WUOM has provided educational service to state primary and elementary-grade school students. Examples of series broadcasts over the years include those on history, aviation, nature, exploration, science, safety, social behavior, vocations, foreign languages, and storytelling. The most successful of these series was "Festival of Song," providing vocal music instruction to countless thousands of Michigan youngsters. Originally programmed for rural school districts, the series spread to such urban areas as Holland, Bay City, Saginaw, Sault Ste Marie, Grand Rapids, and Marquette. The sale of student songbooks financed a live Festival tour throughout the state.

"Down Storybook Lane," produced by students of the University of Michigan Speech Department, was another favorite with school-age children.

Page  322Staff and Facilities. — The professional staff of the University stations in 1971 included 21 full-time staff members, plus several hourly part-time personnel.

An extremely important role in WUOM's broadcast day is played by the faculty and students of The University of Michigan. In addition to the student and faculty recitals, the lectures and broadcasts of University courses, faculty members participate in "Background" discussions and news analysis, including subjects on medical advances, "Law In the News," "Business Review," "Press and World Affairs," "Commentary," "Engineering Review," and regularly scheduled educational broadcasts. Students in 1969 began producing two weekly shows, "Focus on Students" and "Michigan Journalist." In addition, WUOM has given employment to students who have become professional broadcasters and engineers.

WUOM's technical staff has attempted to give the listening audience the best in high-fidelity sound. A most important project for the engineers was the construction of the WVGR facilities. In Ann Arbor, new equipment was installed in the studios to supply a more efficient tape distribution service. A new WUOM antenna was installed in April 1955, which allowed for an increased signal area, while filling in holes in the older service area. This improvement in transmitted signal replaced the specialized coverage of Flint by WFUM and allowed its discontinuance in 1958. WUOM increased its broadcast power from 44,000 to 230,000 watts in 1961. In 1962 the engineering staff began a major equipment renovation project covering all studio and control room systems.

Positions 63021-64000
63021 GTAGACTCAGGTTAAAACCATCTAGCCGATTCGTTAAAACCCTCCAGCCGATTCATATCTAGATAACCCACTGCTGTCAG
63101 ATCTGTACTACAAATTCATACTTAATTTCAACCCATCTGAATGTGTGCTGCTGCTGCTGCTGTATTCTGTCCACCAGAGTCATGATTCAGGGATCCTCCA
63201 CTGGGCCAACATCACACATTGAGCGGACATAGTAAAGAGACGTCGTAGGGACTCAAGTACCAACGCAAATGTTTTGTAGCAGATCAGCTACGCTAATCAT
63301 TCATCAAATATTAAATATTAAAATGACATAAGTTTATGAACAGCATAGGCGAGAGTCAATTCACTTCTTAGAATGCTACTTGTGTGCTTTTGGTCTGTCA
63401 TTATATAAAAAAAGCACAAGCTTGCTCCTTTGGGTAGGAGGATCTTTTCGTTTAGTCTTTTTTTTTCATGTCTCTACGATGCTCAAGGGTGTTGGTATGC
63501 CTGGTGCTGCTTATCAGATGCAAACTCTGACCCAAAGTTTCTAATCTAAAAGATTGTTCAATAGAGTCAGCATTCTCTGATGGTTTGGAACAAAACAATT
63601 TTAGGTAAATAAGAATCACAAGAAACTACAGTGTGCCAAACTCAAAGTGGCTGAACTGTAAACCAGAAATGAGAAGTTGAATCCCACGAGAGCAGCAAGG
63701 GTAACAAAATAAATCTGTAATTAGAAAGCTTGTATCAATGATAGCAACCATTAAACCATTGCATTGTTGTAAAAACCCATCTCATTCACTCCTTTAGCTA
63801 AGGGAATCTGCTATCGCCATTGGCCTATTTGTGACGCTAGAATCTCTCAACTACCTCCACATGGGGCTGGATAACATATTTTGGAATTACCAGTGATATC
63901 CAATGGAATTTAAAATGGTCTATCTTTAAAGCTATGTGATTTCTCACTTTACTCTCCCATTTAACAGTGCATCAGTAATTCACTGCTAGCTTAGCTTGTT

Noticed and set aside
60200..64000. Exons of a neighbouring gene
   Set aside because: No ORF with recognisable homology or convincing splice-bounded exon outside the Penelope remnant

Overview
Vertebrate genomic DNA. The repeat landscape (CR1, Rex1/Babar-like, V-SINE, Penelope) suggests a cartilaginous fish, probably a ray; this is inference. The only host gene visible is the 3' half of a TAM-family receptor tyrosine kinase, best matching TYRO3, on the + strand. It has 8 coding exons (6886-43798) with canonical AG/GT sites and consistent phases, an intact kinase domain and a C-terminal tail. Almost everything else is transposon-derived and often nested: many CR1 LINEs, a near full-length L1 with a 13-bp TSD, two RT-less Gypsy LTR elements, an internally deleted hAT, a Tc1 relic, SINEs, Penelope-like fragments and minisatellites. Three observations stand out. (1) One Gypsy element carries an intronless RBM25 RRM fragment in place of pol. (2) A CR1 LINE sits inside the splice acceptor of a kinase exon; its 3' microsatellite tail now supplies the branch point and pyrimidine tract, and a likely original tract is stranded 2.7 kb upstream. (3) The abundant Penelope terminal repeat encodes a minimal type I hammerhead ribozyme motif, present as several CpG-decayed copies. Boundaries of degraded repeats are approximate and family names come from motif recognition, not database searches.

Awards and Recognitions. — WUOM has received many awards and citations in recognition of their important contributions to educational radio. Illustrative examples are:

Broadcasting Services Director Waldo Abbot received a personal citation for distinguished contributions to radio broadcasting from the National Association of Educational Broadcasters in 1956. Professor Abbot became Director of Broadcasting in 1925 and served the University until his retirement in 1957.

First Award (1954) from the Institute for Education by Radio (IERT), for the series on academic freedom entitled, "They Fought Alone."

Page  323A "national category" award from the Institute for Education by Radio for the series, "Tales of the Valiant," produced under a $6,500 grant from NAEB.

First Award (1957) from IERT Exhibition for a series on Michigan in the Civil War.

First Award (1959) for the series "One Nation Indivisible."

First Award (1960) by the Michigan Associated Press for its coverage of local affairs and special events.

Certificate of Appreciation from the Voice of America.

Five Special Awards of Merit (1963-70) from the National Federation of Music Clubs, for outstanding programs by American composers.

School Bell Award (1967 and 1969) from the Michigan Education Association.

In addition to awards, WUOM has received recognition through the grants it has received. Examples are: a 1960 grant for production of five classical dramas; and 1969 Corporation for Public Broadcasting (CPB) production grant for an original Christmas program, "The Gift of the Magi," eventually broadcast by 78 other stations. WUOM was included among educational-public radio stations to qualify for CPB station grants, receiving $7,500 in 1970 and $8,000 in 1971.